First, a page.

Researchers have been studying osseointegration since the 1950s, although much of that early work focused on dental implants. The first surgery to fit a human patient with an osseointegrated prosthetic leg was performed in Gothenburg, Sweden, in 1990. The design and attachment of weight-bearing limbs is still relatively new, particularly on people—only about 120 humans have undergone the procedure, many of whom live in Europe, Harrysson says.
This is the group's third animal surgery using the technique, and their first on a dog. The first two procedures were on cats, and the implant design evolved from the first to second, Harrysson says, but with exception of size, Cassidy's implant design closely resembles that of the one used on the second feline.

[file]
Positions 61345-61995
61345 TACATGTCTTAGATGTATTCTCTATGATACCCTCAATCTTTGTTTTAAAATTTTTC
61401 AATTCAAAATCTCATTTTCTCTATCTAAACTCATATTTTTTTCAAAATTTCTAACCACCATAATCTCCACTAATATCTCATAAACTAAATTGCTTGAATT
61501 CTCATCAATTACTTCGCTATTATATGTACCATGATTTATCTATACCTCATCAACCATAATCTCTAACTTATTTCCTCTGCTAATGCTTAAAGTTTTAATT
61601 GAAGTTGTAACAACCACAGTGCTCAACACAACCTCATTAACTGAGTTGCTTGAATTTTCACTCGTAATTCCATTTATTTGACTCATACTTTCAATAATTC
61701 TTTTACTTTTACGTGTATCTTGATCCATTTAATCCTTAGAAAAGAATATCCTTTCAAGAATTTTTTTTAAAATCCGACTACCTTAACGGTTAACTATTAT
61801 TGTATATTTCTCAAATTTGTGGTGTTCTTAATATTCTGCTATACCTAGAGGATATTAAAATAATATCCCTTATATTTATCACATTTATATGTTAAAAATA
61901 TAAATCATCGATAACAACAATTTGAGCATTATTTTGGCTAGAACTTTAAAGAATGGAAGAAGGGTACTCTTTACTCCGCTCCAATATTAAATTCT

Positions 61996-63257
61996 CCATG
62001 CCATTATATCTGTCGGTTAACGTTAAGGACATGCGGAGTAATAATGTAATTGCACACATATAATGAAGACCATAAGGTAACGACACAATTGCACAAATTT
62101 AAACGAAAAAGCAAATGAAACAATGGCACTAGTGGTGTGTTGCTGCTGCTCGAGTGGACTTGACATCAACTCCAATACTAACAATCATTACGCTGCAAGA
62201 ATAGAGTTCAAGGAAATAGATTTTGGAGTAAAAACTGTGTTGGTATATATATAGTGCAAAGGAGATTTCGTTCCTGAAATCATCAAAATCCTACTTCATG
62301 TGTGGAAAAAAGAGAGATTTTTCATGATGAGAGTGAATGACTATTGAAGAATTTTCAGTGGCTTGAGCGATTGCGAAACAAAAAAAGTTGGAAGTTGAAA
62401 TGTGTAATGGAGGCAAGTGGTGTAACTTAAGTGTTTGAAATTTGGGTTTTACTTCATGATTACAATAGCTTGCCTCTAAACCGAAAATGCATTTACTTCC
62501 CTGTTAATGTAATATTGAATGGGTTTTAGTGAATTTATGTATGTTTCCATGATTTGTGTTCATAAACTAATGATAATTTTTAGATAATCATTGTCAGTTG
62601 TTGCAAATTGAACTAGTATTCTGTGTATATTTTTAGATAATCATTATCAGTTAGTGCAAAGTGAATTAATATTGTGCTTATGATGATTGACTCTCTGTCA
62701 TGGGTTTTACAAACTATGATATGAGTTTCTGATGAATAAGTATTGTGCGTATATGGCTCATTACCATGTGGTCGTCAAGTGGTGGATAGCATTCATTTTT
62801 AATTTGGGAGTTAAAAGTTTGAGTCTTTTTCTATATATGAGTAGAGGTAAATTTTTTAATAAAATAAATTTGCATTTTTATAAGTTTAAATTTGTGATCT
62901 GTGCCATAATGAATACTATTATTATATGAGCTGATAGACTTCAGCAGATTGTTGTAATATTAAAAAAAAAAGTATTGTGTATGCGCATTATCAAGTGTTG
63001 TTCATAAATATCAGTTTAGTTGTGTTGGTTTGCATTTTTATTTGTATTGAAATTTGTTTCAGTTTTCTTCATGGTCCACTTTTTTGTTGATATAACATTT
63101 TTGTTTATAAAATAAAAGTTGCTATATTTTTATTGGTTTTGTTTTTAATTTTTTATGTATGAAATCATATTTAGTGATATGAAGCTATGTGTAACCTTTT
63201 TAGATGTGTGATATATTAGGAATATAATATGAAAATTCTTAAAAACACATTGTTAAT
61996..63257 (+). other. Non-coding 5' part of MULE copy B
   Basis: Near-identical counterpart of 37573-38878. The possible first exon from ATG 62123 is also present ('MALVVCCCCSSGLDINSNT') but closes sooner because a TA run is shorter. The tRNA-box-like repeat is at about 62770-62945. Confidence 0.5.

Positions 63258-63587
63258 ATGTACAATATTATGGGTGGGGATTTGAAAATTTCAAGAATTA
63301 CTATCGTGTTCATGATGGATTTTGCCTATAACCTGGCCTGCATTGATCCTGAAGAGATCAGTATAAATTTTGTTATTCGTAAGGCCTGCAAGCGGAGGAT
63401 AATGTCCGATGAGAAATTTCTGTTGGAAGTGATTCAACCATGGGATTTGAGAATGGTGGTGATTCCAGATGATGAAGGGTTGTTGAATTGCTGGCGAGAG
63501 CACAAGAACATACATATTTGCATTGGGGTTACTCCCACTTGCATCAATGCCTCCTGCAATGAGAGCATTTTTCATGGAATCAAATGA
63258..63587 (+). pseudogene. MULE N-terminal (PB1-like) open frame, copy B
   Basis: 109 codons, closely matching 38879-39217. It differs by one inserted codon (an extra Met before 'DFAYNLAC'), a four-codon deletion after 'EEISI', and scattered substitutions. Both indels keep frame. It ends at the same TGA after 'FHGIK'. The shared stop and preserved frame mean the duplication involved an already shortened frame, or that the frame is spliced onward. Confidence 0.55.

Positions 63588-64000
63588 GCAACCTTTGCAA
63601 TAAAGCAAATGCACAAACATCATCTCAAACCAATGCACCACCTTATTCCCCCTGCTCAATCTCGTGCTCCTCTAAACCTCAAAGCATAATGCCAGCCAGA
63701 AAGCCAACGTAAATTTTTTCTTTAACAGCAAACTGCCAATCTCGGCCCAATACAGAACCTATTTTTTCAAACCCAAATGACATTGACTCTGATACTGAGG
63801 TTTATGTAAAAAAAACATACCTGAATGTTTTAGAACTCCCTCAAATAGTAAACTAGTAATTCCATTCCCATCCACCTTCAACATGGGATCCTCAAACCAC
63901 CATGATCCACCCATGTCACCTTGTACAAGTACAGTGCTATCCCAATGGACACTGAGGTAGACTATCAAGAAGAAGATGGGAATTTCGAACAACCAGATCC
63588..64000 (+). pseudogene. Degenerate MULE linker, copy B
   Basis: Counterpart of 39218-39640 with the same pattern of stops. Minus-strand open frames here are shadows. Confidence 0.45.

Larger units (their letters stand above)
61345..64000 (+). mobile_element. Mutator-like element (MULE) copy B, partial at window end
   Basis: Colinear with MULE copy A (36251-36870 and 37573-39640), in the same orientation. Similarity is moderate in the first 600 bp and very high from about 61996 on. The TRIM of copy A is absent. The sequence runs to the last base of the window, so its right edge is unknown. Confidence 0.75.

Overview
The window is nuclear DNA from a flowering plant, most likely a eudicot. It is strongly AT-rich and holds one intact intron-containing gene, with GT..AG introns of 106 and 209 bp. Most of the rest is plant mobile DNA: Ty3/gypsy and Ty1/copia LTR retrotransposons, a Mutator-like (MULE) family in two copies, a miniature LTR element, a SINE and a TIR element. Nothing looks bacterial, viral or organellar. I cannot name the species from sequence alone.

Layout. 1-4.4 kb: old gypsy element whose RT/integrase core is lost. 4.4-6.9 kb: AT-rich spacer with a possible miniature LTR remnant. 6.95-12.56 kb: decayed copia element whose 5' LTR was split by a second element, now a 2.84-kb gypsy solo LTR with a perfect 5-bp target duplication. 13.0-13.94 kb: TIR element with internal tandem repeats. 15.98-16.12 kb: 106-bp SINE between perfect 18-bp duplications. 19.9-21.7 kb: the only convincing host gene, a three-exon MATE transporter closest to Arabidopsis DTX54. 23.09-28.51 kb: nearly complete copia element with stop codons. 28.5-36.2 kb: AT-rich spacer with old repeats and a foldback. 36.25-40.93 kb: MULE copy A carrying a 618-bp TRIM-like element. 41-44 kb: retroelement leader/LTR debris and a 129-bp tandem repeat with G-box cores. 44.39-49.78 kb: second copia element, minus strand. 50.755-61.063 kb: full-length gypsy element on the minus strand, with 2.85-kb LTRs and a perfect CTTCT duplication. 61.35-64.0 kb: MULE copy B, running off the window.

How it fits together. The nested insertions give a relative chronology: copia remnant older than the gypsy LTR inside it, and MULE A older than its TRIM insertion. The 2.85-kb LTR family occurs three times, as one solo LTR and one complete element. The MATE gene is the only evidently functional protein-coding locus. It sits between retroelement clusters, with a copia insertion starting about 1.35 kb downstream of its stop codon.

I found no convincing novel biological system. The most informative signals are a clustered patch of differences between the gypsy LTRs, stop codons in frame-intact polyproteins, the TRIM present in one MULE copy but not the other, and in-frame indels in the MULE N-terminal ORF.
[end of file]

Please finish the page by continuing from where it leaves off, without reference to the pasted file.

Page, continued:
After almost four hours of surgery, the surgeons completed the tedious process of suturing Cassidy's soft tissue to the titanium by threading the needle through preset holes on the sides of the implant. From there, he was wheeled off to get x-rays that will help the vets determine the exact placement of the prosthetic.
Nearly one month after his surgery, which cost the family about $5,000, the Posovskys report that Cassidy has bounced back. In late October they will again drive to Raleigh, where the N.C. State team will finally unite Cassidy with his new limb. For now, Cassidy remains unfazed by his important roll in medical history. "He's hopping around like he was before," Posovsky says. "It's as if he never got anything done."